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O blest are the Hearers, and proud be the Hand Of the pleasure it spreads through so thankful a Band;
I am glad for him, blind as he is! -all the while If they speak 'tis to praise, and they praise with a smile.
That tall Man, a Giant in bulk and in height,
There's a Cripple who leans on his Crutch; like a
That long has leaned forward, leans hour after hour!
A Mother, whose Spirit in fetters is bound,
Now, Coaches and Chariots! roar on like a stream; Here are twenty souls happy as Souls in a dream : They are deaf to your murmurs they care not
Nor what ye are flying, nor what ye pursue!
While my Fellow-traveller and I were walking by the side of Loch Ketterine, one fine evening after sun-set, in our road to a Hut where in the course of our Tour we had been hospitably entertained some weeks before, we met, in one of the loneliest parts of that solitary region, two well-dressed Women, one of whom said to us, by way of greeting, "What you are stepping westward."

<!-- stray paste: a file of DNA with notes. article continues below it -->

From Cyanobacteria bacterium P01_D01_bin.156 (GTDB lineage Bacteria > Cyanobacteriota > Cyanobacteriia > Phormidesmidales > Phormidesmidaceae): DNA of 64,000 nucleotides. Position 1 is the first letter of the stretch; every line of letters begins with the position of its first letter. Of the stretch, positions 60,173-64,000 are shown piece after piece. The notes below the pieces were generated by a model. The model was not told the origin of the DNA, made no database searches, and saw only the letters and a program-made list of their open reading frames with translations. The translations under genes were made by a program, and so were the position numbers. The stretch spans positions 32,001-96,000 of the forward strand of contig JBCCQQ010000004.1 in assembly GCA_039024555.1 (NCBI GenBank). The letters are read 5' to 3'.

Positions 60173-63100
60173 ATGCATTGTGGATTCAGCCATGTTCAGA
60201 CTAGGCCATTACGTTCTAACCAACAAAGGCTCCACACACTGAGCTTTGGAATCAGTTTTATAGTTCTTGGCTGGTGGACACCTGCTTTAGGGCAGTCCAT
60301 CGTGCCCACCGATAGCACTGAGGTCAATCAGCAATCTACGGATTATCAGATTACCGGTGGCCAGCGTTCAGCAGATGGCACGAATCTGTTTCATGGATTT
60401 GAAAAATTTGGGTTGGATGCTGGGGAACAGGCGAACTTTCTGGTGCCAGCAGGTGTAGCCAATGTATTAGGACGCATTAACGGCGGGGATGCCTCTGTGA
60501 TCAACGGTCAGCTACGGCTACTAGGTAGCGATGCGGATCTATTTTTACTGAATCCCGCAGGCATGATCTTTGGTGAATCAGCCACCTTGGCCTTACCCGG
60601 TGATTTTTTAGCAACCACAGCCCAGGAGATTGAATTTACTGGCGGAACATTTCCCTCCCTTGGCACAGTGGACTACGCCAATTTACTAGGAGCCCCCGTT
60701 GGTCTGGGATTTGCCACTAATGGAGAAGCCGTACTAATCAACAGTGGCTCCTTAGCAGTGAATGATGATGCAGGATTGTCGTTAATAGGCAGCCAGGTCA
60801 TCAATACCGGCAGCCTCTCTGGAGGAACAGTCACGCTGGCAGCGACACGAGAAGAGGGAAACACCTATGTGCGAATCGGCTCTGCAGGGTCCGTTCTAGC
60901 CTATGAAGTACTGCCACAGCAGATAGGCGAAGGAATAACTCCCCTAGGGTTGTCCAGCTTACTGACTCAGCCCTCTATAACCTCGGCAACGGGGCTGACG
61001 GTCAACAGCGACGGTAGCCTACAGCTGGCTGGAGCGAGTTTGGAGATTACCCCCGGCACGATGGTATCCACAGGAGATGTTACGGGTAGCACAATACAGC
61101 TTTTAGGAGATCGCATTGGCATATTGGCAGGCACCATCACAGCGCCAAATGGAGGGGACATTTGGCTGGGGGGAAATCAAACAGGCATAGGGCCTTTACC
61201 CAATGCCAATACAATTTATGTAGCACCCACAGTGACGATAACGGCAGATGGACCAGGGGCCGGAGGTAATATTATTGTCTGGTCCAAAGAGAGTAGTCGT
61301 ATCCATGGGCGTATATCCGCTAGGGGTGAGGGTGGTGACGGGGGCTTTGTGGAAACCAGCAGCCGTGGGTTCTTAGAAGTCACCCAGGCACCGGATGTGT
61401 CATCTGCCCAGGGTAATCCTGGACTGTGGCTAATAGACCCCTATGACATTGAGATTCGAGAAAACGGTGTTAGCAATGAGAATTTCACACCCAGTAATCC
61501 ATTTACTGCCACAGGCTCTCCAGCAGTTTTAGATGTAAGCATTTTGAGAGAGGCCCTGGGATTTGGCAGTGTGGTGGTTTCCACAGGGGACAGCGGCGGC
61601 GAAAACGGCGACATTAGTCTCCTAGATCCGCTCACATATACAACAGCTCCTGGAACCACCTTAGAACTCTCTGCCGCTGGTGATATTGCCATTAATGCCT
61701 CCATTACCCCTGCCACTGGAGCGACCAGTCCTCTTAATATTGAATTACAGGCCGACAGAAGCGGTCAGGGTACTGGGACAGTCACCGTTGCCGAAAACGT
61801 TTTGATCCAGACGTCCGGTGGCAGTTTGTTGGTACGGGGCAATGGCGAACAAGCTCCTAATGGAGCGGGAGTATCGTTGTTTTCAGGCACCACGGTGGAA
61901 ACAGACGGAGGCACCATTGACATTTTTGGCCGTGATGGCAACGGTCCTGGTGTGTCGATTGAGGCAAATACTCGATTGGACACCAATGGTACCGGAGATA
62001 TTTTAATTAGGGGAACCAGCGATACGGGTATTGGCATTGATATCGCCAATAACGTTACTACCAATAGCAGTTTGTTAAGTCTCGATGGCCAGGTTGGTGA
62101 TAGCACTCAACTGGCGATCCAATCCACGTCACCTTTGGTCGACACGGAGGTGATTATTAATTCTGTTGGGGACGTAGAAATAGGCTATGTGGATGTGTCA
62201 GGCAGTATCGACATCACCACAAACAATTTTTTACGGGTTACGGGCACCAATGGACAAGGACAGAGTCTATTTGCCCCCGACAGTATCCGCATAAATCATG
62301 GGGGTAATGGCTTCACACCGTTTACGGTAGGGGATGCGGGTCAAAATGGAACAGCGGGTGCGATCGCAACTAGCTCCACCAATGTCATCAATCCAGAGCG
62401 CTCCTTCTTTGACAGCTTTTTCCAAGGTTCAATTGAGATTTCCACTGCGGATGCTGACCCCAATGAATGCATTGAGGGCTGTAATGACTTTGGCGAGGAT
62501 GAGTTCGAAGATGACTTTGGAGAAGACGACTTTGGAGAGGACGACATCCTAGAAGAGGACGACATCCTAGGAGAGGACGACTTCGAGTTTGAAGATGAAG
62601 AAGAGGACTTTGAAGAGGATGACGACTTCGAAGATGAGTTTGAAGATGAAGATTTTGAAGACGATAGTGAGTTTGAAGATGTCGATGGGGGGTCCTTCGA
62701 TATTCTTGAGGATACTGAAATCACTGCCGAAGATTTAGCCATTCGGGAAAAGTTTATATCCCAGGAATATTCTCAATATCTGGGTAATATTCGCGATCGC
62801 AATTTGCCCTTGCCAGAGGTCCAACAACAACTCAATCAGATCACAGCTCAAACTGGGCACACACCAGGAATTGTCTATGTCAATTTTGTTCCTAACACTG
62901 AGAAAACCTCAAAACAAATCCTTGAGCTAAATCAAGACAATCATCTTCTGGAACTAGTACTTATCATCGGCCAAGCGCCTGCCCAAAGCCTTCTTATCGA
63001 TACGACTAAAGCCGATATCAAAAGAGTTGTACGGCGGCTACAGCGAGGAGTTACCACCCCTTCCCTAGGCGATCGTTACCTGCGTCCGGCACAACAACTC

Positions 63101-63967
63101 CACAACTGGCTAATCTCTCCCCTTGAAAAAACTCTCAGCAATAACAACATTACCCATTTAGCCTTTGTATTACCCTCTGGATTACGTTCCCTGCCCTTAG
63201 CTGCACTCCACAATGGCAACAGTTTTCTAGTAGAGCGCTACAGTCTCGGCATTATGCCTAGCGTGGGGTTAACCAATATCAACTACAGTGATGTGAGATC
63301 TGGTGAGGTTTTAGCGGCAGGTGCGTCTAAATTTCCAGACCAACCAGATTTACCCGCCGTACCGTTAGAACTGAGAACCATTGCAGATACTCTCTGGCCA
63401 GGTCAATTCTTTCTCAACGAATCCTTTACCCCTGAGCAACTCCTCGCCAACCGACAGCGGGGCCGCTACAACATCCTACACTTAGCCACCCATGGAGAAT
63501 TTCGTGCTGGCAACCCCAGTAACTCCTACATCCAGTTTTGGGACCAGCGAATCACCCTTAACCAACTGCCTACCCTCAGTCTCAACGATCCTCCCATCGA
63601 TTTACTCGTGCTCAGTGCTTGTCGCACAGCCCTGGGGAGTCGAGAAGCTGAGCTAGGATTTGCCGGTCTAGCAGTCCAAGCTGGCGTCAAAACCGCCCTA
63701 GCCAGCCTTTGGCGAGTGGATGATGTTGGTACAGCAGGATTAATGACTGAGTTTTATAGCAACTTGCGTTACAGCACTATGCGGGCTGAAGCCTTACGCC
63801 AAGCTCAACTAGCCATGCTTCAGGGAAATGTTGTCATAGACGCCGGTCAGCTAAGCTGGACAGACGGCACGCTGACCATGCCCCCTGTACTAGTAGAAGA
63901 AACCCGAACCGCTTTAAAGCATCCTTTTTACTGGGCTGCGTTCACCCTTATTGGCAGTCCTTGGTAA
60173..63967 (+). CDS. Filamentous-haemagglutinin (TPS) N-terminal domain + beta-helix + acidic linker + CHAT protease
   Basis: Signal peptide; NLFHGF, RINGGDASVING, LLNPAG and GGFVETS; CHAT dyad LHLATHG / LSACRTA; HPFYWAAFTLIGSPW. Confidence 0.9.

"WHAT you are stepping westward?”
If we, who thus together roam
The dewy ground was dark and cold;
And stepping westward seemed to be
A kind of heavenly destiny:
I liked the greeting; 'twas a sound
The voice was soft, and she who spake
The very sound of courtesy:
THE NARROW GLEN.
In this still place, remote from men,
And should, methinks, when all was past,
Have rightfully been laid at last
Where rocks were rudely heaped, and rent
As by a spirit turbulent;
Where sights were rough, and sounds were wild, And every thing unreconciled;
In some complaining, dim retreat,
For fear and melancholy meet;
Does then the Bard sleep here indeed? Or is it but a groundless creed ?
What matters it? I blame them not
Whose Fancy in this lonely Spot
A Convent, even a hermit's Cell
Would break the silence of this Dell:
It is not quiet, is not ease;
Is of the grave; and of austere